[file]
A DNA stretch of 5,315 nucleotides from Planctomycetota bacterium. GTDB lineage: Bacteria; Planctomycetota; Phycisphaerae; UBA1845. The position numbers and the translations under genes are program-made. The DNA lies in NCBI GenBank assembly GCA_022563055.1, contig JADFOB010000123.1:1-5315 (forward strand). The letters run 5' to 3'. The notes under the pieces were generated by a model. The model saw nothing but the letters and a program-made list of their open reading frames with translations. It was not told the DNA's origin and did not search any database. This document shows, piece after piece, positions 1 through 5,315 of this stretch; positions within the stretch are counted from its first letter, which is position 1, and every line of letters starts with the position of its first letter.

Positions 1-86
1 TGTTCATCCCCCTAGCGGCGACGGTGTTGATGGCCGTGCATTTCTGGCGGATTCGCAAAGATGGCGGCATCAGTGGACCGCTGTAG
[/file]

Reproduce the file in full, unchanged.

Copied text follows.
A DNA stretch of 5,315 nucleotides from Planctomycetota bacterium. GTDB lineage: Bacteria; Planctomycetota; Phycisphaerae; UBA1845. The position numbers and the translations under genes are program-made. The DNA lies in NCBI GenBank assembly GCA_022563055.1, contig JADFOB010000123.1:1-5315 (forward strand). The letters run 5' to 3'. The notes under the pieces were generated by a model. The model saw nothing but the letters and a program-made list of their open reading frames with translations. It was not told the DNA's origin and did not search any database. This document shows, piece after piece, positions 1 through 5,315 of this stretch; positions within the stretch are counted from its first letter, which is position 1, and every line of letters starts with the position of its first letter.

Positions 1-86
1 TGTTCATCCCCCTAGCGGCGACGGTGTTGATGGCCGTGCATTTCTGGCGGATTCGCAAAGATGGCGGCATCAGTGGACCGCTGTAG